I have no greater joy than to hear that my children are walking in the truth. 3 John 1:4


Friday, September 23, 2016

McGuffey Readers (1836), What We Do...

Mc Guffey's readers are classics and not your typical modern currilum.  They don't come with worksheets, step-by-step teacher directions, lesson plans, or tests.  There is no grade level breakdown offered either.  The most helpful guide would be to read a book about the Charlotte Mason education method.  Some have broken down the books into age groups or grades, but the two determining factors I have used have been reading level and maturity.  This is based on the content of the books.  The fourth book definitely being a high school level book.
McGuffey, oil painting by an unknown artist; in the collection of Ohio University, Athens
William H. McGuffey

Each reader can span two or three years, reading one lesson a week.  I go through the vocabulary list at the end of each reading, asking for spelling and meaning.  From this list, I will pick words to do an etymology on - a study on the meaning of the word, its origin, spelling, and a couple of sentences using it in meaningful context, as you would find in a good dictionary.  Each word is done on a separate index card.  I use a variety of ways to review the words - puzzles, crosswords, hangman, and oral quizzes.

I use the readers to reinforce spelling, vocabulary work, reading ageless stories, biblical moral values, literature, and practicing diction by reading out loud.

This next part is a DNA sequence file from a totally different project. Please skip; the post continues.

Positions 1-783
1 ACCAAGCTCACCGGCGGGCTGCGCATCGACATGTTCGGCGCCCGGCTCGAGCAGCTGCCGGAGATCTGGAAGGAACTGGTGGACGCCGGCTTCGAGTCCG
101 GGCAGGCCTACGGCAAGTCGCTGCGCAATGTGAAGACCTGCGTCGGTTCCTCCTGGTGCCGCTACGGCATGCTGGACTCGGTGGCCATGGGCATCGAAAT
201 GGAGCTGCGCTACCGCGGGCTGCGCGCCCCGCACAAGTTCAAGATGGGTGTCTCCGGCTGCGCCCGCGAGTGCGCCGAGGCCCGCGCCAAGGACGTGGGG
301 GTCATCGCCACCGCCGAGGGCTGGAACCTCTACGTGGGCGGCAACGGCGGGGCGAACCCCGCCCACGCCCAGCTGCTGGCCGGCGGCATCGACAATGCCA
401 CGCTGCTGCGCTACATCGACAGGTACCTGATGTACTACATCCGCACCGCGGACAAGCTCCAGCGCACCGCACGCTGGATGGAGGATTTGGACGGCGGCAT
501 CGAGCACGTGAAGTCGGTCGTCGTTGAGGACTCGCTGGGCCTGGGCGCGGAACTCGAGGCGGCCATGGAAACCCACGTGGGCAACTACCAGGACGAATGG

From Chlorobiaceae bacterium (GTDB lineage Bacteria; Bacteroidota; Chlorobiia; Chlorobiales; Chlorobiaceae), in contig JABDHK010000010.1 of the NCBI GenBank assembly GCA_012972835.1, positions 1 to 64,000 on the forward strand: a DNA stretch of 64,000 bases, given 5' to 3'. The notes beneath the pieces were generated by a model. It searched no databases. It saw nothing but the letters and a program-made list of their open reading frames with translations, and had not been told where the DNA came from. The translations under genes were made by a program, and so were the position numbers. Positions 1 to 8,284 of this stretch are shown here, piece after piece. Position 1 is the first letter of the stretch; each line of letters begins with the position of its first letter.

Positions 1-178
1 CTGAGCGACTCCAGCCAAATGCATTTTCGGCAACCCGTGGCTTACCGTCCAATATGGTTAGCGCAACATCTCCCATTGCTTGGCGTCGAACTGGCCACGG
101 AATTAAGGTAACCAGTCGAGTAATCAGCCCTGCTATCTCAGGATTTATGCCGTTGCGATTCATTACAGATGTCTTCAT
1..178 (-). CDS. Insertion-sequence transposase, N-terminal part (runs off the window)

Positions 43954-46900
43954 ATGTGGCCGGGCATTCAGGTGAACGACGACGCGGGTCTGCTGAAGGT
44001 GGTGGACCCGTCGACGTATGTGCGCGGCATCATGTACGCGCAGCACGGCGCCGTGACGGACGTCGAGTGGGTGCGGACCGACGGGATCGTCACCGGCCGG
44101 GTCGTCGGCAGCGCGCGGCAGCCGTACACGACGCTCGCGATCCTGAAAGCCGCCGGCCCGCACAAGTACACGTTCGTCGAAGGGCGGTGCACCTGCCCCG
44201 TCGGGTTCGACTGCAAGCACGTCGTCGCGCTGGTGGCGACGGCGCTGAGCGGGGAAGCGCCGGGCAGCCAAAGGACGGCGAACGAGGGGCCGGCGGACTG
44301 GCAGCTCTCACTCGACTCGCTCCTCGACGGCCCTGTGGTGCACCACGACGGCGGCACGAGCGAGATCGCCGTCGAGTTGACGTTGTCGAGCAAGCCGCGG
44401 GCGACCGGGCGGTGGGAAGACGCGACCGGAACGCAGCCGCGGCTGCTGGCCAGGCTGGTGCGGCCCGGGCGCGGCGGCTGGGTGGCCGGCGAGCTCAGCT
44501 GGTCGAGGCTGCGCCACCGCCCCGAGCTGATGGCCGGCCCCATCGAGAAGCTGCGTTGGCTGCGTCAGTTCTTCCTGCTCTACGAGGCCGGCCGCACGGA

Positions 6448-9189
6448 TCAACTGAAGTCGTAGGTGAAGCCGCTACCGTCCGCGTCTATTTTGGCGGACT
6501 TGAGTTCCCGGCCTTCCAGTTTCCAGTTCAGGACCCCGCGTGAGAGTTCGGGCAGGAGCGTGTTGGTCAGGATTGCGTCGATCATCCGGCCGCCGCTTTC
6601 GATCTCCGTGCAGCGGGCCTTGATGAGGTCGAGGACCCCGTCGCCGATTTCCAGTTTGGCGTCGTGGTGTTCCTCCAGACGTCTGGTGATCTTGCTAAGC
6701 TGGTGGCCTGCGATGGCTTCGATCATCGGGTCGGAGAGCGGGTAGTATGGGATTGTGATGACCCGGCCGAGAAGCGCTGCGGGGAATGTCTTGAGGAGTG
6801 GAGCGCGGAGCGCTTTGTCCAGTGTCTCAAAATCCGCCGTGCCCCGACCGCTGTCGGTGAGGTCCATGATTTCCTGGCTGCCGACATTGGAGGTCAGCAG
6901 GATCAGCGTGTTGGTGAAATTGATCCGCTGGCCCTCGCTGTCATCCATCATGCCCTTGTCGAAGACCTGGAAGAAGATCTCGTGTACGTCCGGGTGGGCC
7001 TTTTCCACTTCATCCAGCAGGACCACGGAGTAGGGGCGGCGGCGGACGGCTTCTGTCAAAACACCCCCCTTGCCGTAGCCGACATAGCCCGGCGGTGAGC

It was McGuffey’s view that the proper education of young people required their introduction to a wide variety of topics and practical matters. 

I rarely use a typical spelling curriculum.  Reading is the key to spelling and reading out loud is very important, too.

Links with guidelines:
Why the 1836 edition is best?
"The 1836 edition was the only one which was actually compiled by McGuffey. His brother Alexander compiled the Fifth and Sixth Readers. Through successive editions, the essentially fundamentalist values that the McGuffeys put in the Readers were diluted by Unitarian influences. Although there were plenty of references to God, there were few to Christ. After the publication of the Readers, McGuffey’s influence as an educator grew, particularly in the West."
Read more in this essay.

"McGuffey was remembered as a theological and conservative teacher. He understood the goals of public schooling in terms of moral and spiritual education, and attempted to give schools a curriculum that would instill Presbyterian Calvinist beliefs and manners in their students. These goals were suitable for early 19th century America, but not for the nations’ later need for unified pluralism. The content of the readers changed drastically between McGuffey’s 1836- 1837 editions and the 1879 edition. The revised Readers were compiled to meet the needs of national unity and the dream of an American “melting pot” for the worlds’ oppressed masses. The Calvinist values of salvation, righteousness and piety, so prominent in the early Readers, were entirely missing in the later versions."
Read entire article here. 

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